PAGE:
Am I Being Too Much of a Perfectionist with my Breasts Following Surgery to Correct Asymmetry? (photo)

6 yrs ago when I was 20 I had my L breast reduced and my R breast lifted to correct asymmetry. L breast was a D and right breast was a B. I now love my R breast, and hate my L breast. Is it unrealistic to want left breast: nipple reduced, incision line lowered, breast overall tightened? Also, I dislike the difference in incision lengths and circular areola scar b/c there isn't one on the R. I want to do this all under conscious sedation but surgeon wants in-office procedures under local.

Doctor Answers (6)

I would leave ir alone.

+1

I think you have a nice result given that you had 2 cup sizes of asymmetry.  Every time you have surgery, there is a small but real risk of a complication.  I remember a saying when I was in my surgical training "the enemy good is better."


Seattle Plastic Surgeon
5.0 out of 5 stars 40 reviews

Perfection in plastic surgery

+1

Your photos show a nice result.  Without the preop photos, it is hard to know how far you have come.  You can certainly try to make things better, but remember scars are "made" by you and may be worse than what you have now.  It always comes down to deciding how much risk you want for the value of the reward.

Mark P. Solomon, MD
Philadelphia Plastic Surgeon
4.0 out of 5 stars 6 reviews

Perfectionistic in plastic surgery

+1

All of us try to give you a "perfect" effort but cannot guarantee "perfect" results.  The more asymmetry you started with, the lower is your chance of getting it nearly perfect.  From your photos, you look very good.  An in person exam would tell whether it was worth doing more.  Please remember that rarely some bad things can happen like infection or worse scars and these can make you wonder why you messed with a good result striving for perfection.  Revisions aren't always better.  Tread carefully in these waters.

Richard P. Rand, MD, FACS
Seattle Plastic Surgeon
5.0 out of 5 stars 47 reviews

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Am I Being Too Much of a Perfectionist with my Breasts Following Surgery to Correct Asymmetry?

+1

You can ALWAYS ask but to obtain these changes might be difficult as to the realistic expectations you desire. Best is in person evaluations and discussions. 

Darryl J. Blinski, MD
Miami Plastic Surgeon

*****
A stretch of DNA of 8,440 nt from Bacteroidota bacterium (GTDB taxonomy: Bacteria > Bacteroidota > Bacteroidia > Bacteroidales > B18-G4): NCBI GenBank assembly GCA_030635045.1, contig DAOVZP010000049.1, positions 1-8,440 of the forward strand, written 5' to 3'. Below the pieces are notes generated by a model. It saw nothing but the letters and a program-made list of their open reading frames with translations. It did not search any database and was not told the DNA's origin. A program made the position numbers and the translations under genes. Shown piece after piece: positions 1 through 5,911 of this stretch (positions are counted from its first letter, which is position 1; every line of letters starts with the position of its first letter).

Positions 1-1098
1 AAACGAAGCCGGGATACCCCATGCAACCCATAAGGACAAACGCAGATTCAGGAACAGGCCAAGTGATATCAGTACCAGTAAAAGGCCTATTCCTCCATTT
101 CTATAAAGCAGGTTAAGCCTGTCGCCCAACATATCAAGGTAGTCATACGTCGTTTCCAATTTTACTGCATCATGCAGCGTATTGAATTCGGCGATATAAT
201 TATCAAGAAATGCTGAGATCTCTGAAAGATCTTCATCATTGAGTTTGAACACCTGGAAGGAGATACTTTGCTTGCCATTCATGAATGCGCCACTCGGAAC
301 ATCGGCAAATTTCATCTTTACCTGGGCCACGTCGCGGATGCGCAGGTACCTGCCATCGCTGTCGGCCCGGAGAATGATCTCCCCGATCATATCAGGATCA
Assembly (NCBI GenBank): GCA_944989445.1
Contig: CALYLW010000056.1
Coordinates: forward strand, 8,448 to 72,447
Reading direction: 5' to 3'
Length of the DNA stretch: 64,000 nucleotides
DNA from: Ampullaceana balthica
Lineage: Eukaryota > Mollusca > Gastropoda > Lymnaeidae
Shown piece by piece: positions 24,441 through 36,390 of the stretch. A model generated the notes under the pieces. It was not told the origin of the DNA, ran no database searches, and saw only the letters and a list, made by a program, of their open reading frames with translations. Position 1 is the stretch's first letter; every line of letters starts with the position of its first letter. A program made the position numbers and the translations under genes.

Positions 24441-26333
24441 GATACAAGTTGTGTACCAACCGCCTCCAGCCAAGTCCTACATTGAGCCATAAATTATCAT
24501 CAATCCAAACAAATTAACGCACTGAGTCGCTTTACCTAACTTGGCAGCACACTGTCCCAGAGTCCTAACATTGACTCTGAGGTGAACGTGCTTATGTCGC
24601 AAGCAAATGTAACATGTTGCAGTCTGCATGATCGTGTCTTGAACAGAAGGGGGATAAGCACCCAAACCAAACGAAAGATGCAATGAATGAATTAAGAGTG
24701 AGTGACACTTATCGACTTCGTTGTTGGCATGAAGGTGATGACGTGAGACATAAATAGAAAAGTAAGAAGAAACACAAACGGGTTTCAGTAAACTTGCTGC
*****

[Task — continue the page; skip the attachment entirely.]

4.5 out of 5 stars 61 reviews

Am I Asking For Too Much?

+1

Thank you for your pictures. The fact that you started with such a large size discrepancy would lead me to opine that you have had a very nice result. Your incisions have healed quite nicely and it does appear that you have a peri-areolar incision on the right as well. It is difficult to evaluate the nipples in these pictures but from what can be seen the nipple asymmetry appears very minor.

The asymmetry that is most prominent from your pictures is the slightly bigger size and the longer distance from the bottom of the areola to the breast fold of the left breast. This could be corrected with a revision that will reduce the volume and the areolar to fold distance of the left breast.

Overall you have had a very nice result from your original operation. It is not unusual that a "touch up" surgery is needed to get you to that final desired result. I hope this helps.

Good luck.

Pedro M. Soler, Jr., MD
Tampa Plastic Surgeon
5.0 out of 5 stars 7 reviews

Perfectionist

+1

For someone who had a 2 cup size difference in the breasts, this looks like quite an excellent outcome. 

It looks to me that there are similar incisions about both areolae, and similar vertical and horizontal incisions. The areolae look about the same, but I can't quite tell about the nipples on these attached photos. 

What I do see in terms of asymmetry is that the left breast appears a bit larger and there is more lower pole visible, so a skin tightening and slight volume reduction along the fold incision might give you some improvement..  

Thank you for your question, and for the photos. Best wishes.

Jourdan Gottlieb, MD
Seattle Plastic Surgeon
4.5 out of 5 stars 30 reviews

These answers are for educational purposes and should not be relied upon as a substitute for medical advice you may receive from your physician. If you have a medical emergency, please call 911. These answers do not constitute or initiate a patient/doctor relationship.